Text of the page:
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VARIETY:The cast and creatives behind “Fresh,” a rom-com-turned-thriller that debuted at this year’s Sundance Film Festival, unpacked the need for horror (and a touch of humor) when tackling today’s realities of dating and the continued commodification of women.

“There’s a lot of tropes in this film that are there for a reason – and hopefully we’re challenging them. We’re twisting them in a different way,” director Mimi Cave told senior entertainment writer Angelique Jackson in Variety’s Virtual Sundance Studio presented by Audible.

“[There’s a] subconscious way women operate in the world that men don’t know about,” added the film’s writer, Lauryn Kahn.

In “Fresh,” a young woman named Noa (Daisy Edgar-Jones) meets Steve (Sebastian Stan), and the two start seeing each other romantically. However, Noa soon learns that her new partner has some concerning dietary tendencies — diving the film into the literal meaning of “meat market.”

“[‘Fresh’] was very complex and sort of surprising. [It] kind of pulls the rug from underneath your feet,” said Stan. “As actors, it’s a nice challenge.”

“[The film] is sort of exposing this level of fear of threats that we do live with without ever discussing or interrogating,” added Edgar-Jones. “What’s so wonderful is being able to explore that whilst also creating something that is really entertaining. There is a lot of dark humor throughout this script, and I love that.”

Jojo T. Gibbs, who portrays Noa’s best friend in the movie, also noted the importance of seeing platonic relationships in the film’s landscape — as well as the joys of working together as a cast on the project.

“When I did the chemistry read with Daisy, I was like, ‘Oh yeah, she’s amazing.’ We clicked from the jump, and the bond just was very fluid. And I think it spilled over onto the screen very well,” said Gibbs.

Hear more from the conversation with Kahn, Cave, Edgar-Jones, Stan, Gibbs and Dayo Okeniyi in the video above.



Superheroes are people, too, and that’s what Sebastian Stan loves about “The Falcon and The Winter Soldier.”

The video above was produced by IndieWire’s Creative Producer Leonardo Adrian Garcia.

It’s been nearly 10 years since Sebastian Stan made his debut in the Marvel Cinematic Universe. In “Captain America: The First Avenger,” the actor embodied (Captain) America’s Best Friend Bucky Barnes, a Brooklyn boy who spent his life looking after his buddy Steve Rogers (Chris Evans). But in his next appearance, Bucky is a shadow of himself, having been captured by Nazis during World War II and turned into a weapon of mass destruction with the moniker “The Winter Soldier.”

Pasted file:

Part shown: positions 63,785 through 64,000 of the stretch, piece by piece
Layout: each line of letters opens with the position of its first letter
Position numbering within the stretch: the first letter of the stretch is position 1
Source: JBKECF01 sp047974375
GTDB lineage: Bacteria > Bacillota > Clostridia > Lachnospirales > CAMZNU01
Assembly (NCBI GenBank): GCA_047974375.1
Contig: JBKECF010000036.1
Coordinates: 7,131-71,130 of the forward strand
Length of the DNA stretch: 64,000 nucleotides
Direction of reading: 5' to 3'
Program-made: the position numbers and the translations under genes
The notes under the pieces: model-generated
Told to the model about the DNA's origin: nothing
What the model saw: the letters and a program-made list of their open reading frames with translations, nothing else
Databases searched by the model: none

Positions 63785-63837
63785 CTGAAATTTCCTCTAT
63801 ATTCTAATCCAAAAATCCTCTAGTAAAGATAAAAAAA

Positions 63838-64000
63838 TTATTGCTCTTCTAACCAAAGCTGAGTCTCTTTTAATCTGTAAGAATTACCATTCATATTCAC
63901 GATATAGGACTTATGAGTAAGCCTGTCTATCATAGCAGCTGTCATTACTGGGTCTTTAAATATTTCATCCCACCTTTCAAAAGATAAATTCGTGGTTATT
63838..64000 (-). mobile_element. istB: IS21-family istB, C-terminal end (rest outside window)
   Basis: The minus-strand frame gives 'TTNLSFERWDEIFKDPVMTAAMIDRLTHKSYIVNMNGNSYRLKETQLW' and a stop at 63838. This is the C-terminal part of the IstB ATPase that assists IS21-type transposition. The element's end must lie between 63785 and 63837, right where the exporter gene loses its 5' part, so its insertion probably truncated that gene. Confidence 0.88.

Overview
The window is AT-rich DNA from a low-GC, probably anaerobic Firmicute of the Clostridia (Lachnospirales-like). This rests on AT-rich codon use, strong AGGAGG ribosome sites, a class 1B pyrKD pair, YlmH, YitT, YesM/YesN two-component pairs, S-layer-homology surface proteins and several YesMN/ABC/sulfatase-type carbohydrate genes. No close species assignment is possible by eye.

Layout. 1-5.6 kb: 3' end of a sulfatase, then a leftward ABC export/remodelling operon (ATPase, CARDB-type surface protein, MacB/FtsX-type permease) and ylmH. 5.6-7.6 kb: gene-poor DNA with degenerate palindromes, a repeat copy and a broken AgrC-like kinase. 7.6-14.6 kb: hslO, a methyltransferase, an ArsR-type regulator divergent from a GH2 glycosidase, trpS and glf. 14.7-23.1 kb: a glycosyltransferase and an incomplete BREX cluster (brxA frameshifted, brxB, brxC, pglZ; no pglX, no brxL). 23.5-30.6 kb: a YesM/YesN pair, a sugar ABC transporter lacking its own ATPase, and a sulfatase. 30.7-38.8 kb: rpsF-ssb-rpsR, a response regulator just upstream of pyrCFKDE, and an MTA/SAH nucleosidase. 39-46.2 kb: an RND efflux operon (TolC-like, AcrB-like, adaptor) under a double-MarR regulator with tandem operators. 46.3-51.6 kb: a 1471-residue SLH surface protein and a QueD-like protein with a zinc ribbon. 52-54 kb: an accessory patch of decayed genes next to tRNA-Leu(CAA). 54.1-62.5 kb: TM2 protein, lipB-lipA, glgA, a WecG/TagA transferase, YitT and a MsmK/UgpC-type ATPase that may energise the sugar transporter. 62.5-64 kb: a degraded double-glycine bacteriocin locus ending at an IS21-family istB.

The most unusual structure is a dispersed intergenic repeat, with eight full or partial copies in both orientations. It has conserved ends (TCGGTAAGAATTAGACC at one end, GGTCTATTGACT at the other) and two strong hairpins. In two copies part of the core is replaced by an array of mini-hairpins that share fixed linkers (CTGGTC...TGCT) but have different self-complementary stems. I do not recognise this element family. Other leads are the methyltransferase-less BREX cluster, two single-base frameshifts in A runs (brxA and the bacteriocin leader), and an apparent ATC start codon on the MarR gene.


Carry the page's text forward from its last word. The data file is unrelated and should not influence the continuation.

And that was just the beginning.

The most recent chapter of the Bucky Barnes saga took place in a new frontier, as the MCU shifted to TV on a series titled “The Falcon and The Winter Soldier,” where he worked side by side with Sam Wilson (Anthony Mackie), a.k.a. Falcon.

For his part, when first drafted into the Marvel movie business, Stan had no idea he’d still be around 10 years later, still exploring Bucky’s history, and now, future. To him, it was just a path he just kept traveling down, but was very happy to be included and for the opportunity to continue exploring a character that only grew more complicated.

Indeed, the beauty for many Marvel fans when watching “Winter Soldier” was the chance to see Bucky get some time to delve into the trauma he’s been carrying for decades upon decades. (He is 106 years old, after all.) That included finally being freed from the code words that had been implanted in the character’s brain by HYDRA to control him so many years ago, as depicted in an intensely emotional scene at the beginning of Episode 4.
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Superheroes are people, too, and that’s what Sebastian Stan loves about “The Falcon and The Winter Soldier.”

It’s been nearly 10 years since Sebastian Stan made his debut in the Marvel Cinematic Universe. In “Captain America: The First Avenger,” the actor embodied (Captain) America’s Best Friend Bucky Barnes, a Brooklyn boy who spent his life looking after his buddy Steve Rogers (Chris Evans). But in his next appearance, Bucky is a shadow of himself, having been captured by Nazis during World War II and turned into a weapon of mass destruction with the moniker “The Winter Soldier.”

And that was just the beginning.